By Sidney Mugerwa
Giraffes are strange animals, all neck and long legs splaying about as they run awkwardly from one acacia tree to another. One wonders what the Maker was thinking when he crafted them. Watching them, one expects them to tumble into a jerky heap on the ground. It gets comical when the giraffe tries to quench its thirst at the watering hole: a tower of Babel standing 16 to 20 feet tall having to stoop to the water level. Such a spectacle!
When ancient Greeks and Romans first set eyes on a giraffe, they assumed it was the hybrid of a leopard and a camel. That could have explained the white and brown spots that resembled those of a leopard and the close likeness to desert camels. Thus they named the strange beast Giraffa camelopardalis. These esteemed gentlemen apparently did not understand the dynamics of predator versus prey.
To be frank, giraffes look like a camel with its neck stretched out and thickened with too much good food. A ridge of neck hair is also attached for effect and coloured brown, finished with a coat of spotted skin. They have a pouting mouth and no chin at all; and beautiful, lazy heavily-lashed eyes that blink seductively. A couple of short blunt horns, called ossicones, complete the look with tufts of hair growing at the tips (for the females).
The graceful giraffe actually pulls it off, looking exotic and beautiful as they munch on leaves high up in the trees without a care in the world.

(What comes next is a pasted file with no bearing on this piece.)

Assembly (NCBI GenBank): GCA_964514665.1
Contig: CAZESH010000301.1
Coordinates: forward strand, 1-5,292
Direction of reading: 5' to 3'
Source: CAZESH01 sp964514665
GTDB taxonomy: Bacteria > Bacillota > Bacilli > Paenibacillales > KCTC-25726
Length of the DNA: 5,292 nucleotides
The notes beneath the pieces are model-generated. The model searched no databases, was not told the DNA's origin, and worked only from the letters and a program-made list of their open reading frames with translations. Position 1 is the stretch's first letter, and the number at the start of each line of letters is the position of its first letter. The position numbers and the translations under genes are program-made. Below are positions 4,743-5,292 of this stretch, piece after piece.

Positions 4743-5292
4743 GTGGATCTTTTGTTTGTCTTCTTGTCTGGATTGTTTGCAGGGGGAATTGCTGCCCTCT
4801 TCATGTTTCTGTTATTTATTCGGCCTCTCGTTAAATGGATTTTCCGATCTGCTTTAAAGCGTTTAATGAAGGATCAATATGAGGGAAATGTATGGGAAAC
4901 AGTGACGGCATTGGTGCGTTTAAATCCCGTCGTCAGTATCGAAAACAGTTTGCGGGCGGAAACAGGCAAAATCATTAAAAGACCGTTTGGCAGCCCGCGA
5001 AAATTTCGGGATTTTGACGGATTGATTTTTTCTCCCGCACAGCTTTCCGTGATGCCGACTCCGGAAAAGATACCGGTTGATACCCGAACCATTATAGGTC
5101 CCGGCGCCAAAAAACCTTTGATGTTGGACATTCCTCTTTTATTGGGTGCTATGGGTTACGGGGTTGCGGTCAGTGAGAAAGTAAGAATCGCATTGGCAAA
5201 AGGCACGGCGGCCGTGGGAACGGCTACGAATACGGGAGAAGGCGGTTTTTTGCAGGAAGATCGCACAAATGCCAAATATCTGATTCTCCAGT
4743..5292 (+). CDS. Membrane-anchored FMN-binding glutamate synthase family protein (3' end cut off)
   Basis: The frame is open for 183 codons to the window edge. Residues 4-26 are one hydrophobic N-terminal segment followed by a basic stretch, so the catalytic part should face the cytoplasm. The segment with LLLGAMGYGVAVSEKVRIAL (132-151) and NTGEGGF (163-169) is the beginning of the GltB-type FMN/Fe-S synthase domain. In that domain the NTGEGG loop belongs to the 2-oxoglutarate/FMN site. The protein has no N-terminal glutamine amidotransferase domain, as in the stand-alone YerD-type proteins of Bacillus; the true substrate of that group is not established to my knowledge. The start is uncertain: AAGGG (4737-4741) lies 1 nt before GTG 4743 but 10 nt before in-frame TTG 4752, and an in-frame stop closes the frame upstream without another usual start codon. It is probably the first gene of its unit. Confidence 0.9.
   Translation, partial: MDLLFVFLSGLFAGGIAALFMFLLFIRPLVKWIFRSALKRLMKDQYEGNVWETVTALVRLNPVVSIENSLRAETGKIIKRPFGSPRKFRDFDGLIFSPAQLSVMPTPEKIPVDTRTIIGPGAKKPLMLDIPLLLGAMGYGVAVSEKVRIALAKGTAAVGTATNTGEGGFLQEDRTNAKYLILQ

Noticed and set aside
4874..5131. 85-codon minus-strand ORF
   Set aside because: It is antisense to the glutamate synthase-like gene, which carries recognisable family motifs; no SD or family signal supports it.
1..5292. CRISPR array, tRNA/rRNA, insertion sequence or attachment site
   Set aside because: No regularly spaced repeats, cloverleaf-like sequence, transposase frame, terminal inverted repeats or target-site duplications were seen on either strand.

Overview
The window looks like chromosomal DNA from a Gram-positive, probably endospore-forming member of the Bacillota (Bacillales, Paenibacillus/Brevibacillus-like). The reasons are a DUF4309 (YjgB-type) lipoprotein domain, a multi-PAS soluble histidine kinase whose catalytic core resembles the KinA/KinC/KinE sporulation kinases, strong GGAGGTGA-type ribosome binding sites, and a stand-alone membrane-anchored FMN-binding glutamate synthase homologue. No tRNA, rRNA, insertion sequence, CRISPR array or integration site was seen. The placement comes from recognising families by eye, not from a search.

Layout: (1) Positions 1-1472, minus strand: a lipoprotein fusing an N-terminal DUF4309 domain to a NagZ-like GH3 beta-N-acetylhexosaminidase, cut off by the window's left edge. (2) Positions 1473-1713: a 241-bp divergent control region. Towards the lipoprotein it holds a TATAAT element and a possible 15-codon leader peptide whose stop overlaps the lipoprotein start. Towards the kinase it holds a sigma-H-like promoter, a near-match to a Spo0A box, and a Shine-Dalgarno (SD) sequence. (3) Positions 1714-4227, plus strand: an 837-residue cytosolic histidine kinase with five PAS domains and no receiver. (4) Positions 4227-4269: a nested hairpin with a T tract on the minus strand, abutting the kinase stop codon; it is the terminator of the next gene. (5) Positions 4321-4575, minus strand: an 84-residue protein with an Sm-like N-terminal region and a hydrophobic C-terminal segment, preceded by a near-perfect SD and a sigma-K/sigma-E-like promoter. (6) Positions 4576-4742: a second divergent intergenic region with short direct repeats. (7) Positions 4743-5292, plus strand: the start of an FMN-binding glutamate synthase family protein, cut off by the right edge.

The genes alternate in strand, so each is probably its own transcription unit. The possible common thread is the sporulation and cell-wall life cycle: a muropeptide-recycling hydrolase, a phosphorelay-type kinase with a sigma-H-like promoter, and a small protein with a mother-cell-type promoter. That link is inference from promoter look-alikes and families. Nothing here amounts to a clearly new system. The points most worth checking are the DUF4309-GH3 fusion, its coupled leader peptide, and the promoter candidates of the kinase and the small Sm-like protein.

Of the nine species of giraffe spread across Africa totalling a measly 80,000, the Rothschild’s giraffe is native to Uganda and the only species that is still surviving in their natural habitat. The Uganda Wildlife Authority tallies them at 1,050 in number, 750 of which are found in Murchison Falls National Park and less than 25 in Kidepo Valley National Park. The rest of the Rothschild’s population can be found in Kenya. These beauties make the shortlist in the endangered category.
Males are generally taller and heavier than the females and a shade darker. What makes the Rothschild’s giraffe stand out from its peers such as the Masai giraffe is that its legs from the knee down do not have spots; one would say that they look dashing in their knee length white socks.
A pilot research project to be based in Murchison Falls National Park has been launched that aims to understand population size, dynamics, ecology and threats giraffes face. Spearheaded by the Giraffe Conservation Foundation, Conservation Scientist Dr. Julian Fennessy alongside researchers, Stephanie Fennessy and Andy Tutchings will team up with a researcher at Uganda Wildlife Education Centre (UWEC), Henry Opio for the project: The team will be hosted by Marasa Africa at their Paraa Safari Lodge located in Murchison Falls National Park.
Tourism month - Focus on Toro region
By SOLOMON OLENY
The annual world tourism month is here: September is packed with lots of tourism activities. Uganda Wildlife Authority has waived off all fees on access to National Parks and tourism sites for those who will confirm their attendance with the Uganda Tourism Board (UTB) in advance. The grand event is going to be held in Fort Portal in Toro region, truly one of the gems of the Pearl of Africa. Here tourists can find it all, from national parks to mountain climbing, cultural tourism, eco-tourism, chimp tracking, among others.